If the Red Sox are contending, players like Jon Lester are unlikely to go anywhere. (Photo by Elsa/Getty Images)
Ken Rosenthal of FOX Sports looked at teams "on the bubble" today in his column, one of which is the .500 Red Sox, who sit 2-1/2 games out of a wild card spot in the American League. Essentially, this was to discuss whether or not clubs like the Red Sox, Phillies, Mets, Brewers, and Rays should be buying or selling at the deadline, in the first season where there are two wild card spots for the taking.
In Boston's case, Rosenthal sees them buying, but "strategically" buying, likely unwilling to part with any huge pieces such as a Jon Lester or Josh Beckett. That makes sense, given that, even if Boston wanted to deal one of the two, in the midst of down seasons likely isn't the time where they would get anything close to a fair return.
Rosenthal also mentions that, according to a source, the Red Sox are "about $10 million over the luxury-tax threshold" at present. This is close enough where you start to think that, with the proper trades, they might be able to maneuver themselves under the luxury-tax line while maintaining in contention. Moving a few million dollar bodies like Ryan Sweeney ($1.75 million), Matt Albers ($1.08M), Kelly Shoppach ($1.35M), and Vicente Padilla ($1.5M) could bring Boston close to that goal, but unless they go into a full-on sale, that isn't going to be enough, not even close.
It would take moving almost everyone on a one-year deal to get to that point: think players like Aaron Cook and Cody Ross, in addition to the above. That, or find someone willing to take Daisuke Matsuzaka's entire deal and every penny that remains on it. Given Dice-K is on the disabled list and was his normal, hard-to-figure self in his time in the bigs, that's highly unlikely, as many seemingly-simple solutions tend to be.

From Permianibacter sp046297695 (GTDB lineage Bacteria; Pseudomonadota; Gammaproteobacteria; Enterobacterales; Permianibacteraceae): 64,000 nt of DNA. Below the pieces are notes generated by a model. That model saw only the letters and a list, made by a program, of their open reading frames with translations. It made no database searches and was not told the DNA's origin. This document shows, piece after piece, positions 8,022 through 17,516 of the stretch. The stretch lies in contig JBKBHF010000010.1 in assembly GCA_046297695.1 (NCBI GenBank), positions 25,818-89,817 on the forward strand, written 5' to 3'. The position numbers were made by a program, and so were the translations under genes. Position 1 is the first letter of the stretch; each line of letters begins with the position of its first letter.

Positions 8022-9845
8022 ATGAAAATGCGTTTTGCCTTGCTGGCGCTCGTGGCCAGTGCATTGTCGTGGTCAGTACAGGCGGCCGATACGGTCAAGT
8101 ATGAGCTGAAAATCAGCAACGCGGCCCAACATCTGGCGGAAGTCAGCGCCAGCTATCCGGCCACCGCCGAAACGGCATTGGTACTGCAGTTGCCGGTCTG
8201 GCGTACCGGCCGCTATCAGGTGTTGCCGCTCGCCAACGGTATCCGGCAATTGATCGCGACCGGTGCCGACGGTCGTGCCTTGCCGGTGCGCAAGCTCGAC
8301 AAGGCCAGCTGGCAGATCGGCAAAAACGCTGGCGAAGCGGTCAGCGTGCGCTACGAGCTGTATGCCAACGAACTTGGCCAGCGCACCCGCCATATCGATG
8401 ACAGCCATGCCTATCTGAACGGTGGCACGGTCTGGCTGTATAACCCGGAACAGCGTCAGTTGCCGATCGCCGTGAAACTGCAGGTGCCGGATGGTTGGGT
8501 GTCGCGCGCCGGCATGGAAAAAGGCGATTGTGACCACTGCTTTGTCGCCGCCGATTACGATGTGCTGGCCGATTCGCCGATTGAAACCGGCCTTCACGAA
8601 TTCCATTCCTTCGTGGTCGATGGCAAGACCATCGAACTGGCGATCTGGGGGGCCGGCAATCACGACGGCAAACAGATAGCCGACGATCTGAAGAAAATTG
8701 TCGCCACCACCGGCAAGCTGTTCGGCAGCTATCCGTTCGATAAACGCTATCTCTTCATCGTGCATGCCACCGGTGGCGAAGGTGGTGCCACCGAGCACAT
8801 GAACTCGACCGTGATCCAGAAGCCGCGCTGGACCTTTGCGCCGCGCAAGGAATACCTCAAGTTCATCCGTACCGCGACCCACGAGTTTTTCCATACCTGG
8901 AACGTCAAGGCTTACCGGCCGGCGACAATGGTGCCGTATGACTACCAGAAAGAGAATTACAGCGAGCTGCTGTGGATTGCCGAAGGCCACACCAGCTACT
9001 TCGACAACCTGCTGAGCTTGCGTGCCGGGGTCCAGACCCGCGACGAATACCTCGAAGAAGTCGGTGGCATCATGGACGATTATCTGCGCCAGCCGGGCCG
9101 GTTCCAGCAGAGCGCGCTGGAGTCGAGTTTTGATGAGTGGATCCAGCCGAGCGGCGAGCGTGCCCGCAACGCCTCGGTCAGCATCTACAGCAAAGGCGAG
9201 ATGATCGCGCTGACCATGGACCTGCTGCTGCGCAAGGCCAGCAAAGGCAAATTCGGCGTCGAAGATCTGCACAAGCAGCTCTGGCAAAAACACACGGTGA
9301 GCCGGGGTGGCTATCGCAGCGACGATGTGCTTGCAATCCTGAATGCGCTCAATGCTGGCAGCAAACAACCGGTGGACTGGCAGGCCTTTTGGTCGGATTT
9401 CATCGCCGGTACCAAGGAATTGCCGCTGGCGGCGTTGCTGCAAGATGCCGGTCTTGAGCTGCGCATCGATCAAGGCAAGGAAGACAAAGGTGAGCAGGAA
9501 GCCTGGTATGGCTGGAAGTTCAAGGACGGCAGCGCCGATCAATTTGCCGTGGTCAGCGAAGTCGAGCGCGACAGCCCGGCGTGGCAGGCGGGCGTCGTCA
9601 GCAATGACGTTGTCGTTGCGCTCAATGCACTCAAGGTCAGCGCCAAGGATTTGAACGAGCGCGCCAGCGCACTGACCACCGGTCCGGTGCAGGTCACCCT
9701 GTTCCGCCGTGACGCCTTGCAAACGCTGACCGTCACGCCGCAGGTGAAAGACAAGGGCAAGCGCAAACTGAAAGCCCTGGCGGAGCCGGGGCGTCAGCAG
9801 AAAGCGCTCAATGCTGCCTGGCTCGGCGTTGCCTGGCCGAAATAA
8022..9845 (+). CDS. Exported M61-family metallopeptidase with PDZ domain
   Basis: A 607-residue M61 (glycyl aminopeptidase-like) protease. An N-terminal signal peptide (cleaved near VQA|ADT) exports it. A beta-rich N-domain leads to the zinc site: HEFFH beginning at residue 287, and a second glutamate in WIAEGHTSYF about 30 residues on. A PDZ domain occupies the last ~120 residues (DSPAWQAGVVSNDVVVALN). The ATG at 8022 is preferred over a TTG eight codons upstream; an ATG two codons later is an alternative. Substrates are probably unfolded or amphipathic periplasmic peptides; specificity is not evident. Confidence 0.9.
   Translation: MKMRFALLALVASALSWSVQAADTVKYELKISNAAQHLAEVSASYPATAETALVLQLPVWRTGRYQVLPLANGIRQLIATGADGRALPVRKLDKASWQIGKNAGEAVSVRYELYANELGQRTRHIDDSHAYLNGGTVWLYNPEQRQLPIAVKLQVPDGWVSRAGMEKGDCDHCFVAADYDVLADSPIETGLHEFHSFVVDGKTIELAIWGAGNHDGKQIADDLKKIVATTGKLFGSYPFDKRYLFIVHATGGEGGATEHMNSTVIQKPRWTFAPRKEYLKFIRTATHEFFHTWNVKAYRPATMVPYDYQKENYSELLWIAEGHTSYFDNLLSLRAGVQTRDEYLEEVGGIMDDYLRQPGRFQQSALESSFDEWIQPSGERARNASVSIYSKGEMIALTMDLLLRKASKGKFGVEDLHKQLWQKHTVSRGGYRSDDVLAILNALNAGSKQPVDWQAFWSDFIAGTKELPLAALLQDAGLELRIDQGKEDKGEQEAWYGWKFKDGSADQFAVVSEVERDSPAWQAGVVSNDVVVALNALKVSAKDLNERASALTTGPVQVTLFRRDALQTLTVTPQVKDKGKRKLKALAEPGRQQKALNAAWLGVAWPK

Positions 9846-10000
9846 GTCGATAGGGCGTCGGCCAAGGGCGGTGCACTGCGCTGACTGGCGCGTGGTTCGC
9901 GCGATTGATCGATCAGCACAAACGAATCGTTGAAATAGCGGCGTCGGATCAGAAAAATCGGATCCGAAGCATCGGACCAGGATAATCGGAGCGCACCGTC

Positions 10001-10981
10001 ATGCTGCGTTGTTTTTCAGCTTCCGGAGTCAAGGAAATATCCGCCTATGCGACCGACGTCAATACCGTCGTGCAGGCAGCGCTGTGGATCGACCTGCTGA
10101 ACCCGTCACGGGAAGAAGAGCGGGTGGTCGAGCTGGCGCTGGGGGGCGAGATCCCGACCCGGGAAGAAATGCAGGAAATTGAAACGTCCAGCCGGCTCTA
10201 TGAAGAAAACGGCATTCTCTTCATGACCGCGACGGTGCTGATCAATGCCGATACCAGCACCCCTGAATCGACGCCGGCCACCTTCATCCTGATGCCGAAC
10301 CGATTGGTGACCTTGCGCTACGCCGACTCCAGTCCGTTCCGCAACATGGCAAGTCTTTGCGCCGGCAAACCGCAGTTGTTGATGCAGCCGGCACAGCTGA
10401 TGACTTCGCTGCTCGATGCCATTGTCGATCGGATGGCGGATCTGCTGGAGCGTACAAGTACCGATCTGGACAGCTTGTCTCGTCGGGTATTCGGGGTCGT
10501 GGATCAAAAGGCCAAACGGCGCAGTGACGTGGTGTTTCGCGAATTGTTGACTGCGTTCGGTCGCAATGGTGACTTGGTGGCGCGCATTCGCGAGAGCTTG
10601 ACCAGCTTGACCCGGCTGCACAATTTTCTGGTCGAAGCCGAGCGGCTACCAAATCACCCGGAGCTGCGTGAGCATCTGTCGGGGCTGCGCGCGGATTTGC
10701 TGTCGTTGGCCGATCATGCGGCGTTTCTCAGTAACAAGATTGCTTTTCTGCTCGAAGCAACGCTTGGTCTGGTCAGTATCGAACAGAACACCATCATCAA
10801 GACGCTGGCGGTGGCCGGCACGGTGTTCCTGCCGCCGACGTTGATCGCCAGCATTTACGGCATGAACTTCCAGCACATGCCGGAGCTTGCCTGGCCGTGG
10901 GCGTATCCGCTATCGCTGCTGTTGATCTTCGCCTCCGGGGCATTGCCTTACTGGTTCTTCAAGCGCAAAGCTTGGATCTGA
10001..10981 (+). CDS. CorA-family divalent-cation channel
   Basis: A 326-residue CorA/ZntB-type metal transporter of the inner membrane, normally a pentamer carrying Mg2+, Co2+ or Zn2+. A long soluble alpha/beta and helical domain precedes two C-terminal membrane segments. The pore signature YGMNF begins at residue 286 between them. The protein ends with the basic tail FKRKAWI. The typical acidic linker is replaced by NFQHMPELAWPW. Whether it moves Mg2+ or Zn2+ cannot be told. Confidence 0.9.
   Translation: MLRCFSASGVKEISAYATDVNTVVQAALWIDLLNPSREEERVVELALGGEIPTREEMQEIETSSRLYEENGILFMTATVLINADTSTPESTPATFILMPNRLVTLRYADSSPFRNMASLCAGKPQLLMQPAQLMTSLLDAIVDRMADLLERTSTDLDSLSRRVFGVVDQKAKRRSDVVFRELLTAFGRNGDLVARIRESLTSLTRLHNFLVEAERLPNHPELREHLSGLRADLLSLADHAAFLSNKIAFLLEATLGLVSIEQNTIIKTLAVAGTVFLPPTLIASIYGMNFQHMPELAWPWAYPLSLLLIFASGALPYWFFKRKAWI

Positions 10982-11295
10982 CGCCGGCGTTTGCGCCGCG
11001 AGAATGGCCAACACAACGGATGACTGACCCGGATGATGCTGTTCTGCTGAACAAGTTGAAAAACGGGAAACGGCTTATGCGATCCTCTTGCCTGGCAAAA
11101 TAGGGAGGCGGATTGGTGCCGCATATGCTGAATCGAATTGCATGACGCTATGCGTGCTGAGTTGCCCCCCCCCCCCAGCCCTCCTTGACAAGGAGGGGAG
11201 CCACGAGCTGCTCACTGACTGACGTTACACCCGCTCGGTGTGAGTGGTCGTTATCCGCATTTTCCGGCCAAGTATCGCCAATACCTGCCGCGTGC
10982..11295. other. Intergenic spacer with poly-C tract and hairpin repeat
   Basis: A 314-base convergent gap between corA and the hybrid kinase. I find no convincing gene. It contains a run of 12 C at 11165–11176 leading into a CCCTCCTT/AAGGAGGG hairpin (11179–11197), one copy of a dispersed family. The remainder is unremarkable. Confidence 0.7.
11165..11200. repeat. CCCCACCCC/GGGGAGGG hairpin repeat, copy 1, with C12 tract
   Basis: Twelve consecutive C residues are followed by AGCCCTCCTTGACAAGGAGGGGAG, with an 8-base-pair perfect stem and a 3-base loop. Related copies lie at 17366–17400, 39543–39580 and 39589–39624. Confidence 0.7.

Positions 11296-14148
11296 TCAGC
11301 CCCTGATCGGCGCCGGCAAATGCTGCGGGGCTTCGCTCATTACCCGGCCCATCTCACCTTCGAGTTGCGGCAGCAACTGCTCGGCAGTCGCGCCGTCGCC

Why would the Sox want to be under the luxury-tax? Getting under would reset the penalties, helping them avoid the heftier punishments for repeat offenders, and would also make them eligible for rebates on revenue-sharing. It's not a goal that you put in front of winning, but if Boston slips well under .500 over the next few weeks, it's something to think about on the eve of August.
Boston has reason to, as Rosenthal put it, strategically buy, as long as they think they're still in this thing. The Sox will have a better idea of where they stand in the next couple of weeks, as they face the Rays, White Sox, Rangers, Yankees, and Tigers leading in to the trade deadline. Things could fix themselves, or go to hell, very soon.